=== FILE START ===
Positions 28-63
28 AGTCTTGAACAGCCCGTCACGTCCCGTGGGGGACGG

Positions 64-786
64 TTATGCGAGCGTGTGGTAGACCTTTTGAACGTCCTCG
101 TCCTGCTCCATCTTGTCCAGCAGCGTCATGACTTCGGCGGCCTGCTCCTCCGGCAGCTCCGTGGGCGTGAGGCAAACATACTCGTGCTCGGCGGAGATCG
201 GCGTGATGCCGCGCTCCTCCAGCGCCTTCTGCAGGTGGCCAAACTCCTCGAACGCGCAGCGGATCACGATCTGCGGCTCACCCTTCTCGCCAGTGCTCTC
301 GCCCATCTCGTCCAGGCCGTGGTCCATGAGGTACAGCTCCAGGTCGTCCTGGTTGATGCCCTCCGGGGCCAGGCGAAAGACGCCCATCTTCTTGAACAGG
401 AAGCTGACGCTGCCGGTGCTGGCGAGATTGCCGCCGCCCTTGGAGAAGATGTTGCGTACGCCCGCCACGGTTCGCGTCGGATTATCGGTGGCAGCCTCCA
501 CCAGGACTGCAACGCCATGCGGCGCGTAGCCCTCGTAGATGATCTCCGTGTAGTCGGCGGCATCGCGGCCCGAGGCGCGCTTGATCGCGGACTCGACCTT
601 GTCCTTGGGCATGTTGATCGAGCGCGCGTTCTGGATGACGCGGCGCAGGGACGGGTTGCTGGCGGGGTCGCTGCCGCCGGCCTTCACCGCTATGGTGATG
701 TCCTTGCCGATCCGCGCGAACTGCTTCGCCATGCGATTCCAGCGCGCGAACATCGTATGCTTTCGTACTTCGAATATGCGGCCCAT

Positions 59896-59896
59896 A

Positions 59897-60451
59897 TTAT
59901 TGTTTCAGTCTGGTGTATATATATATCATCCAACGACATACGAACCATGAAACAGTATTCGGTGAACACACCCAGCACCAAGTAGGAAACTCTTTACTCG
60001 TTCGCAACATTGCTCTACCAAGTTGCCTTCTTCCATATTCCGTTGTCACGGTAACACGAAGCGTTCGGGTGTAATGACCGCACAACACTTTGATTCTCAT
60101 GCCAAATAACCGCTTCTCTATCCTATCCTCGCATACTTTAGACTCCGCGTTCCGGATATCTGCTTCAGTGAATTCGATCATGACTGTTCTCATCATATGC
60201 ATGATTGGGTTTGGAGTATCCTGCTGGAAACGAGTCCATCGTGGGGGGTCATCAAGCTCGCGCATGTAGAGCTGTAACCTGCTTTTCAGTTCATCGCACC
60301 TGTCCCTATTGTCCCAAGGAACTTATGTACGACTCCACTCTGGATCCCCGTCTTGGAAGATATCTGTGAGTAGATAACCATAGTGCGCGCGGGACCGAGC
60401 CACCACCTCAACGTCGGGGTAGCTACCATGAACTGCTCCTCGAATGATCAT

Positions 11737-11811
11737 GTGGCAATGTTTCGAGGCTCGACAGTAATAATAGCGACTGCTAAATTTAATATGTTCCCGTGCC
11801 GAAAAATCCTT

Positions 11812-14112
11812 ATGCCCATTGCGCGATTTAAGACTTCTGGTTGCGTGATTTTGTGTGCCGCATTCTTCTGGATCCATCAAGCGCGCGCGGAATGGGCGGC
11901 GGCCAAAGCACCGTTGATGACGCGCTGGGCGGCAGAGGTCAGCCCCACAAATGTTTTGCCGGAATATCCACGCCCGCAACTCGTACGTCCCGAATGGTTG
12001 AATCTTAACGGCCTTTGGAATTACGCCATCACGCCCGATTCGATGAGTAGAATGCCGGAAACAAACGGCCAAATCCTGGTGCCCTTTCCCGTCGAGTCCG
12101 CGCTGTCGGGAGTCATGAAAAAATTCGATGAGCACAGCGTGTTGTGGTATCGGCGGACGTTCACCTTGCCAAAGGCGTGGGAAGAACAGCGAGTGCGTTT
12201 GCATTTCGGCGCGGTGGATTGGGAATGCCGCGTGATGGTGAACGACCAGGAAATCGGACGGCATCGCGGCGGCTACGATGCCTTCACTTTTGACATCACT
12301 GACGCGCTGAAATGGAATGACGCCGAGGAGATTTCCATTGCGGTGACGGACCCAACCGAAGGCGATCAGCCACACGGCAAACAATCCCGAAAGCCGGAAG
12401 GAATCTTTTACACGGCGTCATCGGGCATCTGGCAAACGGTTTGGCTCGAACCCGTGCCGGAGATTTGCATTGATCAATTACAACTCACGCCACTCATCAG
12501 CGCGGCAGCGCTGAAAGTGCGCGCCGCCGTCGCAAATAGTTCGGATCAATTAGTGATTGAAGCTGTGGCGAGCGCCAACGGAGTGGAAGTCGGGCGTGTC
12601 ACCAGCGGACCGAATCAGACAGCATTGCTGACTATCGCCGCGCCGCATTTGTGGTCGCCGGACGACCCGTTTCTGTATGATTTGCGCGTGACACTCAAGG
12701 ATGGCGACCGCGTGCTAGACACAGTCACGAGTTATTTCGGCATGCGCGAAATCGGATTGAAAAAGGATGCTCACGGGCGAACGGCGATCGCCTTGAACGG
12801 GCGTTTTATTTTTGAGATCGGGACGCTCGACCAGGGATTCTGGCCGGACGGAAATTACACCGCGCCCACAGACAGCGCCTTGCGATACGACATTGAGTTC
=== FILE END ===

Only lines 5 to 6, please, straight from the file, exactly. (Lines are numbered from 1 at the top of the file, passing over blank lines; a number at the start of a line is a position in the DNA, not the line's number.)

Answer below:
101 TCCTGCTCCATCTTGTCCAGCAGCGTCATGACTTCGGCGGCCTGCTCCTCCGGCAGCTCCGTGGGCGTGAGGCAAACATACTCGTGCTCGGCGGAGATCG
201 GCGTGATGCCGCGCTCCTCCAGCGCCTTCTGCAGGTGGCCAAACTCCTCGAACGCGCAGCGGATCACGATCTGCGGCTCACCCTTCTCGCCAGTGCTCTC